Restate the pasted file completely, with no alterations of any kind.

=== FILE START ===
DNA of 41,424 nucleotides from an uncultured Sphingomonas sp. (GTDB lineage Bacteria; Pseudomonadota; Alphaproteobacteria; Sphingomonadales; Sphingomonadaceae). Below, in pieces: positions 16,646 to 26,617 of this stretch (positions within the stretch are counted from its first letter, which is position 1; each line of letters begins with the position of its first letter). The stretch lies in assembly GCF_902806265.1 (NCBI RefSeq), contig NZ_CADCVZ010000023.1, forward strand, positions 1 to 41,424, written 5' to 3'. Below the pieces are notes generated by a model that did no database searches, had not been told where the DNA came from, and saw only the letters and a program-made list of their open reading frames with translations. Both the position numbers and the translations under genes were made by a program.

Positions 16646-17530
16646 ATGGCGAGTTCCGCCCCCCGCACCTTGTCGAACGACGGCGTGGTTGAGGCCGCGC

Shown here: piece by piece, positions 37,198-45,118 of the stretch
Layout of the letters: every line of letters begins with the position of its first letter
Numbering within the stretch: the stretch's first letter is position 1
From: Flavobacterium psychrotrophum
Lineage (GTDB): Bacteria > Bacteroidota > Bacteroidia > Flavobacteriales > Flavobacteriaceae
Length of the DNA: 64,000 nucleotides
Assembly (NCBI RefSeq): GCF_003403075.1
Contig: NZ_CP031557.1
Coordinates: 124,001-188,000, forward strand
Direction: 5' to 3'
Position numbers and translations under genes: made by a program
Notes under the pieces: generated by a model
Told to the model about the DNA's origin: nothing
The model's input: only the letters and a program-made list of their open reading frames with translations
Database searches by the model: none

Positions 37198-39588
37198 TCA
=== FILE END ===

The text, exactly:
DNA of 41,424 nucleotides from an uncultured Sphingomonas sp. (GTDB lineage Bacteria; Pseudomonadota; Alphaproteobacteria; Sphingomonadales; Sphingomonadaceae). Below, in pieces: positions 16,646 to 26,617 of this stretch (positions within the stretch are counted from its first letter, which is position 1; each line of letters begins with the position of its first letter). The stretch lies in assembly GCF_902806265.1 (NCBI RefSeq), contig NZ_CADCVZ010000023.1, forward strand, positions 1 to 41,424, written 5' to 3'. Below the pieces are notes generated by a model that did no database searches, had not been told where the DNA came from, and saw only the letters and a program-made list of their open reading frames with translations. Both the position numbers and the translations under genes were made by a program.

Positions 16646-17530
16646 ATGGCGAGTTCCGCCCCCCGCACCTTGTCGAACGACGGCGTGGTTGAGGCCGCGC

Shown here: piece by piece, positions 37,198-45,118 of the stretch
Layout of the letters: every line of letters begins with the position of its first letter
Numbering within the stretch: the stretch's first letter is position 1
From: Flavobacterium psychrotrophum
Lineage (GTDB): Bacteria > Bacteroidota > Bacteroidia > Flavobacteriales > Flavobacteriaceae
Length of the DNA: 64,000 nucleotides
Assembly (NCBI RefSeq): GCF_003403075.1
Contig: NZ_CP031557.1
Coordinates: 124,001-188,000, forward strand
Direction: 5' to 3'
Position numbers and translations under genes: made by a program
Notes under the pieces: generated by a model
Told to the model about the DNA's origin: nothing
The model's input: only the letters and a program-made list of their open reading frames with translations
Database searches by the model: none

Positions 37198-39588
37198 TCA